When the May/June 2012 issue of Scientific American Mind™ reached our office, a smiling man with puppet-like features inquired "Who's in Control?" This captivating image by Aaron Goodman compelled me to turn to page 22 and begin reading "Finding Free Will", the cover story by Dr. Christof Koch. This article's exploration of free will, chaos, chance, destiny, physics and neurobiology was well reinforced by puppeteer-based images. However, a spot illustration editorializing a "face off" between the acting brain and the deciding mind stopped me in my tracks and serves as the rationale for this post. (Figure 1)
Figure 1. Scientific American Mind May/June 2012 "Finding Free Will", page 26. Photo taken with Instagram.
I'd like to say this illustration caught my eye for its ability to entertain and educate, but that'd be a half-truth. As creative as it was at first glance, it paled by comparison to the reality that the skull's brain was backwards. How could this have made it in Scientific American Mind? While I don't know if there were any repercussions for this mistake, from my experience this image may have misinformed a large readership on very basic anatomy and reflected poorly on this splendid publication, the article, and its author.
Striking the Balance
At Cognition Studio, each biomedical illustration serves as a vehicle for knowledge visualization, communicating and transferring a message between two parties. I will add that in order for any of our illustrations to be considered successful, the visualization must be didactic, that is, it must engage and educate the target audience. If the visualization is accurate but doesn't capture the audience's attention, then the client's goal isn't met. If the visualization evokes interest but is inaccurate, then the audience is being misinformed thereby nullifying the knowledge-transfer all together. Accuracy and wow factor must strike a fine balance to create a win-win situation for the client and the audience.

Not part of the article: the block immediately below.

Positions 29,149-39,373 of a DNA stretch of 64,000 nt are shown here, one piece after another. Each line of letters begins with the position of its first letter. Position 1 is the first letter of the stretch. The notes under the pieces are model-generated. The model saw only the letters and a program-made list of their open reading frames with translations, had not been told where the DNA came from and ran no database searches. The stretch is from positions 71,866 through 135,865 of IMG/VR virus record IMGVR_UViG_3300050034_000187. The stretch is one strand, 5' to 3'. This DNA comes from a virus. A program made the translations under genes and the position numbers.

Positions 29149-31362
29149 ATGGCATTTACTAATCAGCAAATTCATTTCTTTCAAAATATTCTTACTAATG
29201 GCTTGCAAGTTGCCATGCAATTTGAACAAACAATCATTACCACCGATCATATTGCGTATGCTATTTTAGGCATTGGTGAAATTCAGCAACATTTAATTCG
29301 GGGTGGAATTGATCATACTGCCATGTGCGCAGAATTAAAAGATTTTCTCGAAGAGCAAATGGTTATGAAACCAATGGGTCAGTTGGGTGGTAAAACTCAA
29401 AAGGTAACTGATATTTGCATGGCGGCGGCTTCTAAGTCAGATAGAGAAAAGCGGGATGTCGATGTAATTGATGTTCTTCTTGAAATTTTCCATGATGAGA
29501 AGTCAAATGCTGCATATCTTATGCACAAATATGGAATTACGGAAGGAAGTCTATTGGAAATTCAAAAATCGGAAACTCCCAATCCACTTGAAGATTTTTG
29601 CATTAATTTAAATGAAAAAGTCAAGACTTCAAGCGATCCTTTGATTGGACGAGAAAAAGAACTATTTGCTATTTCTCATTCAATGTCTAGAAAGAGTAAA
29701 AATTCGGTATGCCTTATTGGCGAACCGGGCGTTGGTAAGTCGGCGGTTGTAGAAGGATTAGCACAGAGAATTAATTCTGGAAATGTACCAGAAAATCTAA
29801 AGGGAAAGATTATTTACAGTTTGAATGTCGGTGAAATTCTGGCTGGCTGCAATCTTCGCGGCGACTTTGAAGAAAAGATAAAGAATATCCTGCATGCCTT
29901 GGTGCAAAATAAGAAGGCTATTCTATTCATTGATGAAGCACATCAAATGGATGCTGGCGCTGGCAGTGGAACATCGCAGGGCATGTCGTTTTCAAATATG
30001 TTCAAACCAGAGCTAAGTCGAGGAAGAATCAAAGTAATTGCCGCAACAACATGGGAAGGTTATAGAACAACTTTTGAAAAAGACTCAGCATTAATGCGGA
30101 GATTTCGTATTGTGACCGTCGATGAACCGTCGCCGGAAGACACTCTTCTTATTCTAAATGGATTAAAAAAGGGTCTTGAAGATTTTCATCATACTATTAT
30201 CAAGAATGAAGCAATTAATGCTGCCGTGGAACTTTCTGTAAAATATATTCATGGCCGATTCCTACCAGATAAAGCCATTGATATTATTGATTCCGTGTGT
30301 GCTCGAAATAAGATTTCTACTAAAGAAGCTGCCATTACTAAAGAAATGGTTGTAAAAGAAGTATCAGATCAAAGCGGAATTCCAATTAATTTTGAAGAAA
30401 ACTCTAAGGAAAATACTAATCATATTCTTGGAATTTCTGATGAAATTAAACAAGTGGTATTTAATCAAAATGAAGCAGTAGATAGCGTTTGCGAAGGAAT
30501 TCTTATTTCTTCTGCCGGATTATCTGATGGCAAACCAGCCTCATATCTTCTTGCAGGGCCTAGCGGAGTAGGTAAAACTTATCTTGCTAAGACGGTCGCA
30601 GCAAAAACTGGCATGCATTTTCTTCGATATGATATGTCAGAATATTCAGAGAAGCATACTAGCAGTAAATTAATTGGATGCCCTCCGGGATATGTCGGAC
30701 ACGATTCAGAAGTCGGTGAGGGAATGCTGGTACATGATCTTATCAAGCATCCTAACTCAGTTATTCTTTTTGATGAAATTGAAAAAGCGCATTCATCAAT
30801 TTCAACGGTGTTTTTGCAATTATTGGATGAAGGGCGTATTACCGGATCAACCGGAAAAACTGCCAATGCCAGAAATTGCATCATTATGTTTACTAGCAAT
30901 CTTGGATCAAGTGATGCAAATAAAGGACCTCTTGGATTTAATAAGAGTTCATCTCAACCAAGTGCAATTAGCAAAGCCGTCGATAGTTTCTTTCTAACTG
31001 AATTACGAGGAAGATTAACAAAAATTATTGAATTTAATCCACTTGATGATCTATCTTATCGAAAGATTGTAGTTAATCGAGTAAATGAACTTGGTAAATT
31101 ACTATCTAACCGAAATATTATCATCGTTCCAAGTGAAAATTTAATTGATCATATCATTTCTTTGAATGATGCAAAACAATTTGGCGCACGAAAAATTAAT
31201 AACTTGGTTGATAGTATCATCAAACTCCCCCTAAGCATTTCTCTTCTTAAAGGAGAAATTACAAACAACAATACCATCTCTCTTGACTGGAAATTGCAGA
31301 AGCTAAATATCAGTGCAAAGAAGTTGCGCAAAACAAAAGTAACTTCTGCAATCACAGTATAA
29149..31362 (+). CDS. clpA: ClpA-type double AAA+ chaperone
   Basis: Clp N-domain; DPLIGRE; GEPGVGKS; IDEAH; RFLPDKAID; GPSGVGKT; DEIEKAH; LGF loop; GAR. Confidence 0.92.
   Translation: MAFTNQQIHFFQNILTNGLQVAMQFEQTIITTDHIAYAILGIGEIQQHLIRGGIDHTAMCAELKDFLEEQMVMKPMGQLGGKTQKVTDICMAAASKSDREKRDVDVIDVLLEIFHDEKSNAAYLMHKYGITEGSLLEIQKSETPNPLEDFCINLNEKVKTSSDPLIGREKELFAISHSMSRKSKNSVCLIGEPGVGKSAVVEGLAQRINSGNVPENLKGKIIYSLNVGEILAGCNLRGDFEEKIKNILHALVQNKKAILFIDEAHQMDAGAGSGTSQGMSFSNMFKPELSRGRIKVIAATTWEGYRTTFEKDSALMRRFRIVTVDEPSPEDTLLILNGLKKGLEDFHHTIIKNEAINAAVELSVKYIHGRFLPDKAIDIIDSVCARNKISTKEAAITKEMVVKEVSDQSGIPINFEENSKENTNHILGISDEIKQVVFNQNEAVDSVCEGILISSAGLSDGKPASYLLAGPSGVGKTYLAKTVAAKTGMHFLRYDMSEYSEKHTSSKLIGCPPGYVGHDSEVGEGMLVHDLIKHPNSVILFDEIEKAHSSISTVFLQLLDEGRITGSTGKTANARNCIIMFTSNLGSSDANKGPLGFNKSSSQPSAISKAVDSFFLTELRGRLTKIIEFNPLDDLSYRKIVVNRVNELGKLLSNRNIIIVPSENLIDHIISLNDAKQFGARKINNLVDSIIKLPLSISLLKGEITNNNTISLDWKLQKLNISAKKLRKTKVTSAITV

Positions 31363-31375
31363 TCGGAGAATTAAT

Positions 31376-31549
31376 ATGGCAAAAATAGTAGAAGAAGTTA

Referring to the backward brain, my free will guided my team to right this wrong. The following visualization uses the "face off" theme on the imaginary premise that Scientific American Mind had contracted Cognition Studio to create this work. As you can see, everything, especially the brain, is in its right place and I trust the visualization caught your eye as well. (Figure 2)
Figure 2. Everything in its right place. Copyright 2012, Jared Travnicek. All rights reserved.
Who knows, perhaps Scientific American Mind will see this and future image credits of this nature will be from Cognition Studio, Inc. Perhaps this is destiny in the making.